Students use EMT program as pathway to career, college


Photo Courtesy of Susan Hill

At their first session, Christian Hollloway and Timothy Dailey, seniors, perform CPR on a dummy as part of their physical test to complete their CPR certification. “So far it’s been super exciting just based on the things we’ve been told we will do and the responsibility we will have,” Dailey said.

Jalyn Ware, Staff Writer

When you graduate, options are important. A small group of students at U. City will not only receive their high school diploma on May 11, but will also be eligible to take the Emergency Medical Technician (EMT) licensure exam. If they pass, they will virtually be guaranteed a job making almost $30,000 a year.

“The benefit [of] graduating with an EMT license is going right to work,” Susan Hill, Director of PK-12 College and Career Readiness and Access, said. “It’s also the prerequisite for a paramedic license and employment with the Fire Department.”

According to Hill, the School District of University City has launched a new Career and Technical Educational (CTE) program in partnership with the U. City Fire Department (UCFD). 

“Students are there two days a week—Tuesday and Thursday—8 am to 2 pm,” Hill said.

According to Hill and Clarence Ware, Adult Education Coordinator, courses are taught by University City Fire Department instructors and include career exploration. Also dual credit preparation classes for course certifications to enter the medical field.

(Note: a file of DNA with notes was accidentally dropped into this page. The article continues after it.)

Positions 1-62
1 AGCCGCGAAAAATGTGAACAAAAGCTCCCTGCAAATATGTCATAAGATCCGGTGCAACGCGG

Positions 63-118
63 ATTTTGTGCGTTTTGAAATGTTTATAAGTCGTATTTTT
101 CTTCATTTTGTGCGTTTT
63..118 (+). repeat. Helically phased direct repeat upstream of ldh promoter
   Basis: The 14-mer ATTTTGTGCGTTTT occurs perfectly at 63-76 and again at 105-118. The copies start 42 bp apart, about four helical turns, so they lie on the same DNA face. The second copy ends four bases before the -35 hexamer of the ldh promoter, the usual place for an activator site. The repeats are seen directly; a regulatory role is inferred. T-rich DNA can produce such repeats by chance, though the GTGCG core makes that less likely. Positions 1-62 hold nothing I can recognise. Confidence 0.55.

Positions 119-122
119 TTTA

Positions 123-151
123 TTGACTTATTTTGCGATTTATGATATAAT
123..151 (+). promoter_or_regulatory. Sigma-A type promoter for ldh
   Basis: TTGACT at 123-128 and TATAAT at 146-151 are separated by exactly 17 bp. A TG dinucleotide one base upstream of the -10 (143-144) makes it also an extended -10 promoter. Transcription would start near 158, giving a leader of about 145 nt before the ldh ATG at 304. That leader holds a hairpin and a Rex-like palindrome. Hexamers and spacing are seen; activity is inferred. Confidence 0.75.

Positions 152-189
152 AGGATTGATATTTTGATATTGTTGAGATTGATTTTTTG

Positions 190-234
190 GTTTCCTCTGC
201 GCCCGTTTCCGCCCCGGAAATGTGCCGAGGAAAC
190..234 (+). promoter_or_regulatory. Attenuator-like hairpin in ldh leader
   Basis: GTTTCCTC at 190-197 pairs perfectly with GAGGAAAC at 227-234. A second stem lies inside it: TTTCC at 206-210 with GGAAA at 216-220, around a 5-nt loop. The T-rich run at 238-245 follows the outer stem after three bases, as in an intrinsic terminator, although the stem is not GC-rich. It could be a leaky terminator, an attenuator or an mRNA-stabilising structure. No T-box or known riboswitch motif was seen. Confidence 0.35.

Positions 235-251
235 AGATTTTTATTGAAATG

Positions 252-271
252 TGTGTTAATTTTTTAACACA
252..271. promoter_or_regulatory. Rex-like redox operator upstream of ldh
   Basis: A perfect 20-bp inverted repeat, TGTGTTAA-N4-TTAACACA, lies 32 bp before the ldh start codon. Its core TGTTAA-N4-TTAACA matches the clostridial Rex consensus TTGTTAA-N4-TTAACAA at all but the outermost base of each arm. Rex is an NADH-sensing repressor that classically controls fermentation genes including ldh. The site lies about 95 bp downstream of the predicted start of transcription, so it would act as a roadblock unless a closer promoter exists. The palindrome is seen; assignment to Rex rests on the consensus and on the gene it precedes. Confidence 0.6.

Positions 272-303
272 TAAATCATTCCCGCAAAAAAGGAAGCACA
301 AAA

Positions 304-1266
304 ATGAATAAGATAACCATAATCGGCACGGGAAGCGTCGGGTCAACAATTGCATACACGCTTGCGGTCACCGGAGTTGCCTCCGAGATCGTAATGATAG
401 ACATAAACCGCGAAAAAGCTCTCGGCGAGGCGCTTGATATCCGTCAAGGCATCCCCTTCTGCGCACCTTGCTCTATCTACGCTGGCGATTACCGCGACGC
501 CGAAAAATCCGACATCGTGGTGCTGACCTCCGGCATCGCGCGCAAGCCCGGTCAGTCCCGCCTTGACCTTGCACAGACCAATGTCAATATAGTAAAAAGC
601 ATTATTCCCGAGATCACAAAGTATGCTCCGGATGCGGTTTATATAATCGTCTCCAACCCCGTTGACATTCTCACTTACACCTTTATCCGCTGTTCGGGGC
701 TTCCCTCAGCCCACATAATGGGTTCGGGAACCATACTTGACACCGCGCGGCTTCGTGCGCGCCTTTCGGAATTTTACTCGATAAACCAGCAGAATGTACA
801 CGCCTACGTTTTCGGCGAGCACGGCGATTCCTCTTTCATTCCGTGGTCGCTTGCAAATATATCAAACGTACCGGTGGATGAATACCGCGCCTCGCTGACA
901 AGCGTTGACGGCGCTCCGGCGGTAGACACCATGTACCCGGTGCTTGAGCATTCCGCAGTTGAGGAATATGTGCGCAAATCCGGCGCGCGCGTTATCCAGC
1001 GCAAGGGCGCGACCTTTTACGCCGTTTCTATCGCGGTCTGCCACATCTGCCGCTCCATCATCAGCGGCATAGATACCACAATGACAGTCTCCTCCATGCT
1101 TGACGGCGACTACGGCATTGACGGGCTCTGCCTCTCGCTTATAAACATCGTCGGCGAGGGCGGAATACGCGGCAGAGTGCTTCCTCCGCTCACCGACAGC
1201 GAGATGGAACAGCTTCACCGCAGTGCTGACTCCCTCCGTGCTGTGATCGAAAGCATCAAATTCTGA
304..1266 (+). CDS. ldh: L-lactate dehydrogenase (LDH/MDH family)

“Taking this class gets us closer to things like becoming a paramedic, RN, or even a doctor,” Timothy Dailey, senior who participates in the program, said.

Students who successfully complete the course with a “C” or better will receive dual credit from St. Louis Community College. When a student graduates, the students will be prepared to enter the workforce as an EMT or may pursue a paramedic and then fire fighting career at St. Louis Community College.

“It gives us medical-based knowledge that can save lives,” Dailey said. “After completing this class, we’ll be able to graduate with a high-quality career and a good chance of expanding our education, especially in the medical field because we’ll have a strong base for medicine before we attend a college.” 

Much of the program is hands-on training, although Hill and Ware said that topics for this course include medical legal considerations, basic anatomy and physiology, patient assessment, airway adjuncts and oxygen administration, cardio pulmonary resuscitation (CPR), managing traumatic injuries as well as medical emergencies, hazardous materials and ambulance operations.

“It’s broken up into lectures, labs and tests, so a good portion of it is hands on and we’ve already been CPR certified,” Dailey said. “Before we graduate, we need at least 60 hours of call time which includes being the EMT who responds to emergency calls.”